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Eurozone crisis may cloud Durban climate talks

Monday November 14, 2011 08:54:58 AM, Richa Sharma, IANS

New Delhi: Ahead of the Durban climate change talks beginning Nov 28, experts are worried that Eurozone crisis may curtail the billions of dollars of funding from industrialised countries to their poorer counterparts to adapt to climate change.

Money is expected to be a bone of contention between developing and developed countries at the United Nations Framework Convention on Climate Change (UNFCCC) Conference of Parties 17 (COP 17) Nov 28-Dec 9.

With financial crisis deepening in Europe -- spreading from Greece to Italy -- and the US economy also going through a troubled phase, the money pledged by developed countries is nowhere to be seen.

"The financial crisis in Europe will definitely affect the flow of money promised by the rich countries and this is going to be a big fight in Durban," Chandra Bhushan, deputy director general of the Centre for Science and Environment, told IANS.

According to Bhushan, with the troubled financial scenario in the West, developing countries can forget about any money coming their way, at least in the near future.

"Developed countries have already started re-labelling development aid and loans as climate finance, but there is no new money coming in," he said.

India's former key negotiator Prodipto Ghosh agreed that developed countries are in the process of camouflaging other development aid as climate finance.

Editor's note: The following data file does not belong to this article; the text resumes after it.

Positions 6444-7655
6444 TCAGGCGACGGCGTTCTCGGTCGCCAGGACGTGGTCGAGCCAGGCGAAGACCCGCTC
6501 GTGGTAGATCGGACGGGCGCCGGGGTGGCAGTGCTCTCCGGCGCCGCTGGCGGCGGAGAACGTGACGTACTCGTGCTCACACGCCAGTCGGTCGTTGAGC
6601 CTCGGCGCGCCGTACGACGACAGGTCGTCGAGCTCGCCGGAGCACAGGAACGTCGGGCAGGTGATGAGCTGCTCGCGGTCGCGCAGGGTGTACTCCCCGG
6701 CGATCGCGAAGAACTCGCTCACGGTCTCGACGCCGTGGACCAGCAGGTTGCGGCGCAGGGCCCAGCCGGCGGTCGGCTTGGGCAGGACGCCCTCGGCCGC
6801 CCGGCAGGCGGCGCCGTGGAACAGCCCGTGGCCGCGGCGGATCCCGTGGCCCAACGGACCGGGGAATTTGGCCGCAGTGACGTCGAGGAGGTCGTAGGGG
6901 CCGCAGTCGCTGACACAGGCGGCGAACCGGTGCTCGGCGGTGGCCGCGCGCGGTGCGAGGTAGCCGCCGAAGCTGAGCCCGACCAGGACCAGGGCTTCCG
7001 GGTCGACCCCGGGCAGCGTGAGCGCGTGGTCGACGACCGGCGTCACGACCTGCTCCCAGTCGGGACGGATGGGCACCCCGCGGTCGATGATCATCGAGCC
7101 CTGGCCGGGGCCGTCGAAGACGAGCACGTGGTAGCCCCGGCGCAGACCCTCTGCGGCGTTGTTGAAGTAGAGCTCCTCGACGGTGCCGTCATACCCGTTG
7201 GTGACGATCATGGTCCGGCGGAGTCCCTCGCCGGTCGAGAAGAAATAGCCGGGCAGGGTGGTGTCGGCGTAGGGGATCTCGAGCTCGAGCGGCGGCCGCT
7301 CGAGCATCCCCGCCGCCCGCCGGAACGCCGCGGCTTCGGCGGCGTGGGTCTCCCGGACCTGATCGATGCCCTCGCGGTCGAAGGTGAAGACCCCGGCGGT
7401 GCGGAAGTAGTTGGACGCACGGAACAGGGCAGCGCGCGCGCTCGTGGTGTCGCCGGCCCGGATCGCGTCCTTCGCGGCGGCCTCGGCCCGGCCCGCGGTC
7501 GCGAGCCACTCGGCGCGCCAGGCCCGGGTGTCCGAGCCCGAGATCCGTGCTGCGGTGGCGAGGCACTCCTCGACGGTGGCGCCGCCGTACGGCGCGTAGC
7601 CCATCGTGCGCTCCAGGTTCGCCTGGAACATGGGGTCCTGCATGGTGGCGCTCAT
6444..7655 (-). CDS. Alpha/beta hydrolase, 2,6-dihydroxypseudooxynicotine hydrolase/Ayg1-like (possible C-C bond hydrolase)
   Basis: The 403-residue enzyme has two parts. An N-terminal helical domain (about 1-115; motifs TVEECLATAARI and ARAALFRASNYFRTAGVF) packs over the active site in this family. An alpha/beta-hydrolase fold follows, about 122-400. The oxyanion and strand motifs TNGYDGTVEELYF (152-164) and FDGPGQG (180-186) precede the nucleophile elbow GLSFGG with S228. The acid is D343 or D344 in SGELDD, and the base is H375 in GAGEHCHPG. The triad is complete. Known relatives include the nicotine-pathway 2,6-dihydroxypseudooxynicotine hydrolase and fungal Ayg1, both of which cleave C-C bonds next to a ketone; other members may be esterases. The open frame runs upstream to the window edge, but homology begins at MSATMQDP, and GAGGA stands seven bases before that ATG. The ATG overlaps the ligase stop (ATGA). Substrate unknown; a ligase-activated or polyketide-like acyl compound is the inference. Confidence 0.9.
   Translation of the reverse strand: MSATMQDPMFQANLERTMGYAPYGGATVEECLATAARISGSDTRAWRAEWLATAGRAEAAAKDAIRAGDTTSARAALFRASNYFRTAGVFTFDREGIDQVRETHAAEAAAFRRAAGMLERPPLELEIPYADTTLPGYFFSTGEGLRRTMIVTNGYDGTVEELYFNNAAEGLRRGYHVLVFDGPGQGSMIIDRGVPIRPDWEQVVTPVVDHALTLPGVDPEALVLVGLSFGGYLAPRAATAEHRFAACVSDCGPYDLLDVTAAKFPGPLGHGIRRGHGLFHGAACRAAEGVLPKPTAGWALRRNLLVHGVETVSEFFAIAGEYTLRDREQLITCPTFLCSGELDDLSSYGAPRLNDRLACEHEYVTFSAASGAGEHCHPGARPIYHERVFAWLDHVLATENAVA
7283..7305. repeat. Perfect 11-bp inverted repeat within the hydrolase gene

"There is no new money coming from rich countries and they have been re-packaging existing funds to help developing countries adapt to climate change and curb emissions," Ghosh, a former environment secretary and currently a senior fellow at The Energy Research Institute (TERI), told IANS.

According to reports, EU finance ministers, during their meeting in Brussels Nov 9, marked around $5.5 billion short-term funding to help developing countries adapt to climate change.

Known as 'fast-start finance', the money is part of a commitment at the 2009 climate summit in Copenhagen to provide $30 billion between 2010 and 2012 to developing nations.

At the 2010 Cancun climate summit, developed countries had re-confirmed a commitment to raise $100 billion annually by 2020 for the longer term.

NGOs like Oxfam and Greenpeace have termed the money pledged by the EU as re-labelling of development aid.

"Climate finance will be part of India's agenda for Durban. The developed world has promised money in last two conferences but there has been no money on the table. Money is going to be a major point of discussion at Durban," a senior government official, part of India's 41-member delegation to Durban, told IANS.

India's official stand has been that success of the Durban conference will depend on the operationalisation of the Cancun agreements.

To this end, some comfort can be sought from the communique issued after a G20 summit earlier this month.

"We are committed to the success of the Durban conference on climate change. We call for the implementation of the Cancun agreements and further progress in all areas of negotiation, including the operationalisation of the Green Climate Fund, as part of a balanced outcome in Durban," the communique said.

(Richa Sharma can be contacted at






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